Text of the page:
Advantages of Zebrafish

There are several advantages for the use of zebrafish as a toxicological model over other vertebrate. The main benefit of using zebrafish related to their size, husbandry and early morphology. Instead of other fish species, zebrafish adults are only approximately 1-1.5 inches long. Also zebrafish have been utilized as a laboratory species for quite some time so the optimum breeding and maintenance conditions have been well determined. In severalties to larger species, the minute size of the larval and adult zebrafish minimizes quantities of lab ware and chemicals, both for treating and maintaining live fishes and also costs through low quantities of dosing substance and performing various assays.

In addition to these another important feature of the zebrafish embryos are fecundity and transparent embryos. The rapid maturation of zebrafish also allows easy experimentation for transgenerational endpoints required for mutagenesis screening, establishing transgenic lines assessing chemicals for teratogenicity. Their optical clarity allows for easy developmental staging, identification of phenotypic traits during mutagenesis screening and assessment of endpoints of toxicity during toxicity studies. The advantages of the zebrafish both in identifying endpoints of toxicity and in elucidating mechanism of toxicity are highlighted. By using zebrafish to study vertebrate development that mutations are relatively easy to obtain and to screen. Finding mutation is very parents difficulty in the case of the others but in zebrafish mutation can be easily identified and there can be still too bred to keep the mutation in the heterozygotes.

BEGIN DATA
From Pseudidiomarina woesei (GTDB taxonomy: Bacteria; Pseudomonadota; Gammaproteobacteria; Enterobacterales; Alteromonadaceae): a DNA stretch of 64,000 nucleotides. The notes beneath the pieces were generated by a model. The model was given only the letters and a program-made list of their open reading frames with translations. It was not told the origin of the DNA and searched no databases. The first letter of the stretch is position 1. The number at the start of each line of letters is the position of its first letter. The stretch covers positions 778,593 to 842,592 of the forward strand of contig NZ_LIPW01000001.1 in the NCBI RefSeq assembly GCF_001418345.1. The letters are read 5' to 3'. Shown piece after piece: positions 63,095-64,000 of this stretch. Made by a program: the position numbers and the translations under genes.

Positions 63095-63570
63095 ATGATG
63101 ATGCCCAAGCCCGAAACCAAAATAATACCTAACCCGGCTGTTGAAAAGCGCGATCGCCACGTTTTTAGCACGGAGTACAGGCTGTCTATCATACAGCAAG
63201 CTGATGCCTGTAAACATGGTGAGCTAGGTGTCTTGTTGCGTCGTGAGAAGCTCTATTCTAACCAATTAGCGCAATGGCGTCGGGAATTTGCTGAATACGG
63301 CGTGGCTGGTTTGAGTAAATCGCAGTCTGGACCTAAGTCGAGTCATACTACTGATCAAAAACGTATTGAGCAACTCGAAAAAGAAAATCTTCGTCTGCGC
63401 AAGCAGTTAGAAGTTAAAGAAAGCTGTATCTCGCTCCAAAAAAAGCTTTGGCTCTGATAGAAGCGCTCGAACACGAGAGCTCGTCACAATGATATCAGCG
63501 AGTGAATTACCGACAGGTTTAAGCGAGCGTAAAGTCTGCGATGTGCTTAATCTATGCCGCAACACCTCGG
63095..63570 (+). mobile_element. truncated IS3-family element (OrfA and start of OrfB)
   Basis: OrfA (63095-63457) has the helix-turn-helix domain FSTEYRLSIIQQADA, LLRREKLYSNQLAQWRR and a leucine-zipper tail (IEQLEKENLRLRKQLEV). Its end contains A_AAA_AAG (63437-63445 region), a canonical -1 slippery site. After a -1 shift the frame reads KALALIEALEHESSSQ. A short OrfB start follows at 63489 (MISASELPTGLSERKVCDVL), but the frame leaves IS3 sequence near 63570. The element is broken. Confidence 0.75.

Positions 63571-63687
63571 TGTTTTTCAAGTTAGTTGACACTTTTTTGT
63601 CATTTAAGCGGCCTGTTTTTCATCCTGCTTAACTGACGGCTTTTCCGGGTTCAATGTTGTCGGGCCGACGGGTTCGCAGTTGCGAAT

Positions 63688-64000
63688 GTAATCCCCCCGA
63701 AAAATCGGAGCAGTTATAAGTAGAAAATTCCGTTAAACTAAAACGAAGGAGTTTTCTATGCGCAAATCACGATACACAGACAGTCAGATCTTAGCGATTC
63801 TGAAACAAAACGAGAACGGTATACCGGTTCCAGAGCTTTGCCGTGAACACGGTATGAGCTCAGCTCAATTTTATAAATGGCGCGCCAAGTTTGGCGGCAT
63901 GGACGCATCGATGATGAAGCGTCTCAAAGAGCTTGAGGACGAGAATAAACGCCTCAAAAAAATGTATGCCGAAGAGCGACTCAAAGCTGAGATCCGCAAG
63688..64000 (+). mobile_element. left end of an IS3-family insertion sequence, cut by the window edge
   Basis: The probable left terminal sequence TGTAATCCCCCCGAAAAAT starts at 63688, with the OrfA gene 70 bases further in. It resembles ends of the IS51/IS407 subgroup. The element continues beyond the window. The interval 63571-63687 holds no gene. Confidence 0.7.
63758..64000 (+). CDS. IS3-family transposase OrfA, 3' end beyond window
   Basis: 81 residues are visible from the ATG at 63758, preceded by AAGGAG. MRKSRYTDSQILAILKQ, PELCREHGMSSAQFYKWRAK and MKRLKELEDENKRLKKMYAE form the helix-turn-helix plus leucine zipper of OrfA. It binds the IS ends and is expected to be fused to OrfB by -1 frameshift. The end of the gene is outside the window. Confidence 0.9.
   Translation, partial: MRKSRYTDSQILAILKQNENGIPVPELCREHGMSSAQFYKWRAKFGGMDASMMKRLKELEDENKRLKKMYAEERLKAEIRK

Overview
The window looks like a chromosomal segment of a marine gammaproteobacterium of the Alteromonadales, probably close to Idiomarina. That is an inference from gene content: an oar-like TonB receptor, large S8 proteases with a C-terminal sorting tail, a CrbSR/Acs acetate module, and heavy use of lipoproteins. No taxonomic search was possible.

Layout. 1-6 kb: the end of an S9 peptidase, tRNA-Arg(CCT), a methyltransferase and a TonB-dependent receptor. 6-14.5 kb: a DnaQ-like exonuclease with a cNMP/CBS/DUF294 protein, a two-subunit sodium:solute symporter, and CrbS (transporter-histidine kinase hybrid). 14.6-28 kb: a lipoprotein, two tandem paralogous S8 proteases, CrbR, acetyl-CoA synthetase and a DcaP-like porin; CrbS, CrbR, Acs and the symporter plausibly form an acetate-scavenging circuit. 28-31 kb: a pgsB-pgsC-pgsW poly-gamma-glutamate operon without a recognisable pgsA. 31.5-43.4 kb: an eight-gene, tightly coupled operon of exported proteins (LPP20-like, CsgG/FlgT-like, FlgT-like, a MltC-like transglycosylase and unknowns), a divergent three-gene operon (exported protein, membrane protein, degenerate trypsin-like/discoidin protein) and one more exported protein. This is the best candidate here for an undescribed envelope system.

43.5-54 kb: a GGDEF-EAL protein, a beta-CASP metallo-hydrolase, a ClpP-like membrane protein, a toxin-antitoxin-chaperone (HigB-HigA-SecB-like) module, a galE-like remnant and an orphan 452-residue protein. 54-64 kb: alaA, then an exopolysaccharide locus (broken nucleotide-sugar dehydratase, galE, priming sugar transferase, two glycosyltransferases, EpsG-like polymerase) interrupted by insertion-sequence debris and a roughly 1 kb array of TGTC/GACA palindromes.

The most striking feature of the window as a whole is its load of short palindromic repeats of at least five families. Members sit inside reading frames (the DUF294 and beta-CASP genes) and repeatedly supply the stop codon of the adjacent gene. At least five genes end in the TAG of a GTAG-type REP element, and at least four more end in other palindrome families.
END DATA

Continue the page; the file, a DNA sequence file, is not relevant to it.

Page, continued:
Zebrafish embryos are individually exposed in microtiter plate to a range of concentration of toxic chemical substance. The test is initiated immediately after fertilization and is continued for 24-48 hours. Lethal effects, as described through the endpoint are determined by comparison with controls to identify the LD50. Lethal dose 50 (LD50) is the measurement used in toxicology studies to determine the potential impact of toxic substance on different types of organism. It provides an objective measure to compare and rank the toxicity of substance. When comparing LD50 values, lower value is regarded as more toxic, as it means the smaller amount of the toxin is required to cause death. The LD50 depend on the route of entry into the body of the organism being tested. The zebrafish embryos may be more or less sensitive to toxins than the other organisms, therefore the lowest value can be considered as the starting point. The method is based on using a minimum of five test concentration as well as appropriate control with individual embryos per exposure concentration. After treatment the embryos are all dead or all alive, reevaluate the range of the test concentration. The percentage of dead vs. concentration is plotted to produce the toxicity curve.